We went back down by cable car as we were quite tired. We took another short walk through Gifu Park and returned to Nagoya for dinner.
As we were about to leave the hotel, one of the heaviest downpours we have ever experienced fell. In no time, rivers formed in the streets.
We had dinner at the Sekai no Yamachan Ikeshita-ten restaurant, a chain specializing in typical Nagoya wings. The truth is that it was an ode to frying. It was good but too expensive for a fry up. It cost us 3,369 yen (€27).
After dinner we took a short walk through the Sakae area, going up to the terrace of the Oasis 21 building, which is a bus station and shopping center, from where you can see the Nagoya tower in all its splendor.
We get up super early again. Today is a new hiking route: The Nakasendo route. It is an old route that linked Kyoto with Edo (present-day Tokyo). We did the most famous route, which is the one that joins the towns of Magome and Tsumago.
At 8 in the morning we took the Shinano Limited Express train line to Nakatsugawa, where we arrived at 8:49.
While we were waiting for the bus, we went around the tourist office, which is also a huge souvenir shop next to the train and bus station. There I bought a fish-shaped pastry that was like a kind of dorayaki filled with watermelon paste. It was very tasty by the way.
At 9.10 the bus left for Magome. The ticket costs 560 yen (€4.60) and takes, in principle, about 25 minutes. I say in principle because before leaving Nakatsugawa we had an accident against a car that left us standing for ten minutes until another bus was sent to pick us up.
Around 9:45 we arrive at Magome, rest station number 43 on the old Nakasendo route.
In the town there are some museums but we started directly. Things start off well since the town is uphill. As soon as we start, we gather strength by buying a kind of dorayaki stuffed with roasted chestnuts at a stall. Exquisite.
In the middle of the town we find the tourist office. They offer you various services. You can take a map, you can buy or rent bells to scare off the bears and they also have a left-luggage service (for a fee) to leave your suitcases. They also give you all kinds of information about the route.
The town is well cared for and beautiful, although it seems that it is only because it is oriented towards tourism as if it were a theme park.
We continue going up to the end of the town where there is a viewpoint where we take a break to admire the impressive views of the valley. The views in winter have to be spectacular with the snowy valley.
We follow the road, from here, 7.6 km separate us from Tsumago.
Along the way we find bells to ring and scare the bears away. The truth is that I don’t know if they really work because we didn’t see a single one on the entire route.
About two kilometers away we find the Kumano-jinja sanctuary (熊野神社), a good place to take a short break in the shade.
We continue in the spectacular wooded environment scaring bears. The truth is that the route is really impressive.
After about 3 km we find a tea house in the middle of the forest. There they offer us rest in the fresh air and a tea in exchange for a tip.
A little further on we sat in the shade to eat some sandwiches that we had brought for lunch.
The tranquility of the environment infects you and you take it very calmly. A tranquility that is only broken when a tourist passes by doing the route. Especially if he’s wearing a scary bell.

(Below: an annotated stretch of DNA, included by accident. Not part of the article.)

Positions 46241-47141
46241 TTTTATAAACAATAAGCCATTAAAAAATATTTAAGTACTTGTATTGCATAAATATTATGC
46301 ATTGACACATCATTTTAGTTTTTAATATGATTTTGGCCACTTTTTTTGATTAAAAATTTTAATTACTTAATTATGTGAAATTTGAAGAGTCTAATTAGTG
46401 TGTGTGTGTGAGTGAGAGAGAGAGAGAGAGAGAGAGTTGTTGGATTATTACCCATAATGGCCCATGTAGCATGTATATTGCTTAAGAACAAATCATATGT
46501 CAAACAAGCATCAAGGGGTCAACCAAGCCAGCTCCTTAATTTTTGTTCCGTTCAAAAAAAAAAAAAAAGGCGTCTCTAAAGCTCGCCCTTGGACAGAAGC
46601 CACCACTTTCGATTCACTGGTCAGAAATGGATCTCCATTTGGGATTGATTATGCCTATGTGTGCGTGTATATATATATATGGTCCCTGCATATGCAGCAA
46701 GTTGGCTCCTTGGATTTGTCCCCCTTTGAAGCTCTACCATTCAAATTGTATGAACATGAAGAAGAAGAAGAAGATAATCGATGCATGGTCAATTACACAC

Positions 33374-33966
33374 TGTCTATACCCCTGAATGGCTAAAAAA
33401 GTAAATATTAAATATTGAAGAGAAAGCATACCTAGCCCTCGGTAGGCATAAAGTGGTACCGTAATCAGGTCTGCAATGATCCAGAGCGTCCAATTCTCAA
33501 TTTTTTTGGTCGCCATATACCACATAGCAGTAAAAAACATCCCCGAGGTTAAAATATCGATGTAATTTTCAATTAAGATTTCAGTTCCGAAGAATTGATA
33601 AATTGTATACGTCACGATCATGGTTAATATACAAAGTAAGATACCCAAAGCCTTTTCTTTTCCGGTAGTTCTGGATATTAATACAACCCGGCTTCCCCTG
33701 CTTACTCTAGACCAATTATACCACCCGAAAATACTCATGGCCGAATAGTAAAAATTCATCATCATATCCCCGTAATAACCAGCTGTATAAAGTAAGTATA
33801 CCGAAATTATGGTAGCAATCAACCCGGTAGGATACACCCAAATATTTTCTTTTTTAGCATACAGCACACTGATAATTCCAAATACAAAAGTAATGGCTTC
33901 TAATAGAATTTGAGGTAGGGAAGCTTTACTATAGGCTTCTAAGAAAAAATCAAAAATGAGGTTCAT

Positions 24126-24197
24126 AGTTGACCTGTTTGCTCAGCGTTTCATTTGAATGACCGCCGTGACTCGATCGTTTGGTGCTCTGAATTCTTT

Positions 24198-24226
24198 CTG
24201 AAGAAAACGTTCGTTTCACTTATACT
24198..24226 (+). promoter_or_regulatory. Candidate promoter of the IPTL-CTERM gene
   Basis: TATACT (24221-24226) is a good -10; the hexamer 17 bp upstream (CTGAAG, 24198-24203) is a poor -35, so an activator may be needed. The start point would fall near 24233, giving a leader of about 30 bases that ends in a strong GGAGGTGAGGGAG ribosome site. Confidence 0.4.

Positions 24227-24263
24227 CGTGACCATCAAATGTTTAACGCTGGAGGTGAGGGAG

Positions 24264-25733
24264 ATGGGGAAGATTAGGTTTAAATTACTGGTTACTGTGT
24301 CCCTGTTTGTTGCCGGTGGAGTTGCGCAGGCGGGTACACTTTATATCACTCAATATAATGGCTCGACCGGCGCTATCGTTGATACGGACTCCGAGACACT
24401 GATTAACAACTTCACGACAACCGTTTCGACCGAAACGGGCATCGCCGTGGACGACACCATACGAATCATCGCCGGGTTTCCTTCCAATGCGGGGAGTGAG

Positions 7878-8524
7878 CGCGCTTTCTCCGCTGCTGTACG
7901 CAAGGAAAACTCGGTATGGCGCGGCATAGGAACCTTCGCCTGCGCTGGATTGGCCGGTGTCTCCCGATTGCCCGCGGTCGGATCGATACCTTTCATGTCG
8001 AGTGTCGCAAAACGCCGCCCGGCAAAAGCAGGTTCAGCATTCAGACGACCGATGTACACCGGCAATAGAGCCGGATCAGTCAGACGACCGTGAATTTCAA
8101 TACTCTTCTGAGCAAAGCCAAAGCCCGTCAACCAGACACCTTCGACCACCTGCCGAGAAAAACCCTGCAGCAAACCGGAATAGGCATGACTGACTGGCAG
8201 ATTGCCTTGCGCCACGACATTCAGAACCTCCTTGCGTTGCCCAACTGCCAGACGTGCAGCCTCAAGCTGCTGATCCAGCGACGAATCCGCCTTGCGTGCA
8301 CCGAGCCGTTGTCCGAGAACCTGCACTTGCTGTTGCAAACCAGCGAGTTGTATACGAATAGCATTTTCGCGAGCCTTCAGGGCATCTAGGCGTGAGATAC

After gaining strength we continue the path. Several kilometers later we leave the forest and the path continues through an area of orchards until it reaches Tsumago, rest station number 42 on the old Nakasendo route.
Tsumago gives the impression of being less artificial than Magome, but it is still noticeable that it is very well cared for thanks to tourism.
It has several points of interest such as the Kotokuji temple or the Nagiso museum, passing through craft shops.
It also has a tourist information office where they give you all kinds of information and where there is Wi-Fi and you can rest in the cool air.
We took a short walk through the town and got on the bus to the nearby town of Nagiso. There we take the train back to Nagoya at 16:55.
At 18.05 we were already in Nagoya. We went straight to the hotel to take a shower and immediately went to the street to take a walk around Nagoya.
We were walking around the commercial area of Sakae. At the sunshine mall there was a little concert by some kind of boy idol group and it was all pretty funny.
From how organized the followers were to the dances they did.
We went to freak out for a while at the pokemon center. It is located inside the luxurious Matsuzakaya shopping center (I don’t know how they let us in with the pints we were wearing).
Since we hadn’t walked enough that day, we went in search of Nagoya Castle.
At that time it was already closed but we went around the moat hoping to see it but we only managed to see the highest part and several defense towers.
After the huge tour we did, we went back to the Sakae area to eat a delicious tonkotsu ramen in one of the Ichirán chain stores. And with a warm belly to the hotel to rest the 28 kilometers that we had walked that day.
This is starting to end, it’s time to return to Tokyo. We took the shinkansen early to make the most of the day.
Around 10 in the morning we were already in Tokyo. We left our things at the hotel, which was the same as the first few days, and we went to Asakusa.
Due to personal circumstances, in 2017 I promised to return to Senso-ji Temple one day to make an offering. Promised is debt.
There were so many people that instead of going down Nakamise street, we went down one of the parallel streets. Wonderful idea because there we discovered a place where you can get melonpan filled with ice cream, what a delight!
Before entering the temple we purify ourselves with incense. We make our queue, and make the promised offering.
Then we take out an omikuji through the stick system with the number in Japanese (thank goodness there is always someone to help you).
As this time the omikuji predicted “the best” of luck, instead of leaving it at the temple, I brought it home.